Board Certified Family Law Specialist Matt Arnold answers the question: “What are my custody rights if the other parent moves?”

If you’re a grandparent interested in maintaining a close relationship with your grandchildren, divorce might seem like bad news. Unfortunately, when some couples divorce, the amount of time the grandchildren are able to spend with the grandparents drops. The former son or daughter-in-law may not have an interest in dividing his or her time with the ex’s parents, meaning the opportunity for visits gets cut in half. In cases where the grandparents are estranged from their own child, limited visitation might become nonexistent.

Board Certified Family Law Specialist Matt Arnold answers the question: “What can I do to gain custody of my child in North Carolina?”

Most people remember that the Supreme Court’s momentous decision last year in the Obergefell case made gay marriage legal across the country. Despite the important decision, issues surrounding gay marriage, such as gay divorce or gay parental rights, continue to receive intense scrutiny and are the subjects of divisive legal battles. Though the hope among many was that the Obergefell decision would lead to clarity, the ruling, while answering one question definitively, left many others remaining to be hashed out.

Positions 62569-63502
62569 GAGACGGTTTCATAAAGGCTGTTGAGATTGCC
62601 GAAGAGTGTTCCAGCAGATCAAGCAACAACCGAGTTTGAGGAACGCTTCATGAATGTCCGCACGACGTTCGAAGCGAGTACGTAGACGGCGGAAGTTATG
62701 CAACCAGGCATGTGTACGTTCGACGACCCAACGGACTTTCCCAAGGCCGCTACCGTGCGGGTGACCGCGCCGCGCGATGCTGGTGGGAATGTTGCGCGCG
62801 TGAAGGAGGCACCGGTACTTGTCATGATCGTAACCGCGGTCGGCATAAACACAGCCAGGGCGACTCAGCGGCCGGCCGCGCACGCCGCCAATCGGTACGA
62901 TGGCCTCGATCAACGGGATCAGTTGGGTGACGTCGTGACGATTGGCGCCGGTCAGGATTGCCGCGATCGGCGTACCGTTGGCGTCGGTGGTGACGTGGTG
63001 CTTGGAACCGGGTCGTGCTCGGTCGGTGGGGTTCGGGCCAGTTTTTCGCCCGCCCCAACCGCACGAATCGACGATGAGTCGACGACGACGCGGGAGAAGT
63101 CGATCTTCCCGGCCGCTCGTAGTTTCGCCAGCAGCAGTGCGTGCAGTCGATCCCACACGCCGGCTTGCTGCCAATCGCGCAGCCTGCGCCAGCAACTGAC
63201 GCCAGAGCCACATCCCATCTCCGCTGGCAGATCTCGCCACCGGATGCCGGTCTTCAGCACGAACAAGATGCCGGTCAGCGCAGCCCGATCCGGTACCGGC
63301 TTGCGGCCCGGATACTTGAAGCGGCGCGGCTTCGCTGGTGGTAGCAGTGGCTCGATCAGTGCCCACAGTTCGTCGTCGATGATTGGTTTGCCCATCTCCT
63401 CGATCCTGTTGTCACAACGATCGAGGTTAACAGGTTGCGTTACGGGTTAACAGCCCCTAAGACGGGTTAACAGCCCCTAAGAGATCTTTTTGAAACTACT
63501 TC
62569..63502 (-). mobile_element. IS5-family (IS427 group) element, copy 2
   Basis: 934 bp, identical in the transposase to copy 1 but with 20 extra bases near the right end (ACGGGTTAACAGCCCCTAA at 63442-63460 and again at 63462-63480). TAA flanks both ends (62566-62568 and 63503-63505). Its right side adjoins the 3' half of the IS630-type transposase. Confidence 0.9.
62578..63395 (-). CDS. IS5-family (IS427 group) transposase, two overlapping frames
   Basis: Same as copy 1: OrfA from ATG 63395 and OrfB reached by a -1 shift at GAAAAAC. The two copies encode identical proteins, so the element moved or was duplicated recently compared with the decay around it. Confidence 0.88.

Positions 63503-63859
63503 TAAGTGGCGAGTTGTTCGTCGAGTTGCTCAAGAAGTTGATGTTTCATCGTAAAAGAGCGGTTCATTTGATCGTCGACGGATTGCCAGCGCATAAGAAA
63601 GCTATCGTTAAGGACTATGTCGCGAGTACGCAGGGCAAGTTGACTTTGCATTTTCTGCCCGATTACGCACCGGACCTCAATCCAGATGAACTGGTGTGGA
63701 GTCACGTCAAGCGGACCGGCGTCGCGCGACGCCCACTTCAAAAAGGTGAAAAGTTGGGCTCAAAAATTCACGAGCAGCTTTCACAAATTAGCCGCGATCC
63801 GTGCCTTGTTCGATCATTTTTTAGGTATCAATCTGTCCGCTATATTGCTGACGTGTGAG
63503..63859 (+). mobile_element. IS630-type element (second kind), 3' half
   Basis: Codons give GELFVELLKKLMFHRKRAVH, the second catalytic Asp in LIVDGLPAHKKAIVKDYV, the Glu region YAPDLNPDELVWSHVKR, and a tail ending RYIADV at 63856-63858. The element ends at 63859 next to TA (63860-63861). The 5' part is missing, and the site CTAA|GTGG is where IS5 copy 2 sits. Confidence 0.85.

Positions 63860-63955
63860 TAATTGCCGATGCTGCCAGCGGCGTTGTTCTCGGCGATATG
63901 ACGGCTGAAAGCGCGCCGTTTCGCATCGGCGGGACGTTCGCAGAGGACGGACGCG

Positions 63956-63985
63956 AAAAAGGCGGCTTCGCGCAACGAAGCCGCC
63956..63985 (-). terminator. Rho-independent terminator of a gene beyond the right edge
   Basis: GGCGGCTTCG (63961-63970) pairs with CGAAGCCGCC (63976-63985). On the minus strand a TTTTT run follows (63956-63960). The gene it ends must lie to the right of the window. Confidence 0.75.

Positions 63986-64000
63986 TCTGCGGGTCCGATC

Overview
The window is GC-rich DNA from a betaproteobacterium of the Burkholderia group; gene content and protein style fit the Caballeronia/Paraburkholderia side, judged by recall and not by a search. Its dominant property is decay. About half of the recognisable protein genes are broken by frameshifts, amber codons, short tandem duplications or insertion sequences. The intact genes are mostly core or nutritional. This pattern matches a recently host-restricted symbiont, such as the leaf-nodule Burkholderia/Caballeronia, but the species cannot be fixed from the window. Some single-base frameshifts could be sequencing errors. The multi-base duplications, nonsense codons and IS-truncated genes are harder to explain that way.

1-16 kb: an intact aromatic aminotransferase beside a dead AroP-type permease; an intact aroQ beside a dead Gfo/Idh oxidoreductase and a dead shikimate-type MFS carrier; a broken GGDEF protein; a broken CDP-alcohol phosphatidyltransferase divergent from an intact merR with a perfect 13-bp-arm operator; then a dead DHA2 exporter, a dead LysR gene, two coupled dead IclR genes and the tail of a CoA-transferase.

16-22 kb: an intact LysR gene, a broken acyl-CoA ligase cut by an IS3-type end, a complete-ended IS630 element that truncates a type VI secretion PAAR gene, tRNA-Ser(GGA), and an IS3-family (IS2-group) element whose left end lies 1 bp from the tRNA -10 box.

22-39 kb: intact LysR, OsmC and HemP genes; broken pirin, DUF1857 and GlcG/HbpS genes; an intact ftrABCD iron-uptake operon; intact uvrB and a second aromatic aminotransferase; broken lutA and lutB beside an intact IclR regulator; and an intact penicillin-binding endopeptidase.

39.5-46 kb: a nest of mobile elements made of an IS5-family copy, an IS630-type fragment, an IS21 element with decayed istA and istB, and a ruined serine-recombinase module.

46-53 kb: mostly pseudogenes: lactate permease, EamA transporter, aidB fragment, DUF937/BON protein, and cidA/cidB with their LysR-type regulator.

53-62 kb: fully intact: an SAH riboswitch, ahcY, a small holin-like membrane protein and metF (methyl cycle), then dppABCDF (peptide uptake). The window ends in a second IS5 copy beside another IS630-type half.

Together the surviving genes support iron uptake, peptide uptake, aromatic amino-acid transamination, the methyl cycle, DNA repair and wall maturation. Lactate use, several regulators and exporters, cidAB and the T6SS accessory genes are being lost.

Board Certified Family Law Specialist Matt Arnold answers the question: “What can I do to gain custody of my child in North Carolina?”

The New York Court of Appeals (the state’s highest court) will grapple with a tricky legal question that has become increasingly important in the family law world: what is a parent? The answer to the question will impact hundreds if not thousands of custody disputes involving same-sex parents who for years have waged battle without the kind of legal clarity that exists in cases involving opposite sex partners.

Matthew R. Arnold of Arnold & Smith, PLLC answers the question “Do I need an attorney to get a Divorce in North Carolina?”

It’s not something that many people think about, but those who have dealt with it before understand just how complicated family law cases can be when one parent is incarcerated. Family law issues, including divorce and child custody issues, are already difficult, but adding to the mix the fact that one parent is behind bars can make things exponentially more complex.

Matthew R. Arnold of Arnold & Smith, PLLC answers the question “What can I do to gain custody of my child in North Carolina?”

It’s a common refrain among those in unhappy marriages: staying together for the sake of the kids is the right thing to do. Though it’s noble that parents are willing to sacrifice for the sake of their children, it has become clear that the sacrifice is not only not necessary, but apparently not useful. A recent study by Swedish researchers indicates that children who are the products of divorced parents turn out just as well as those with married parents. In this case, the conventional wisdom that smiling through a bad marriage is good for the kids appears not to be true.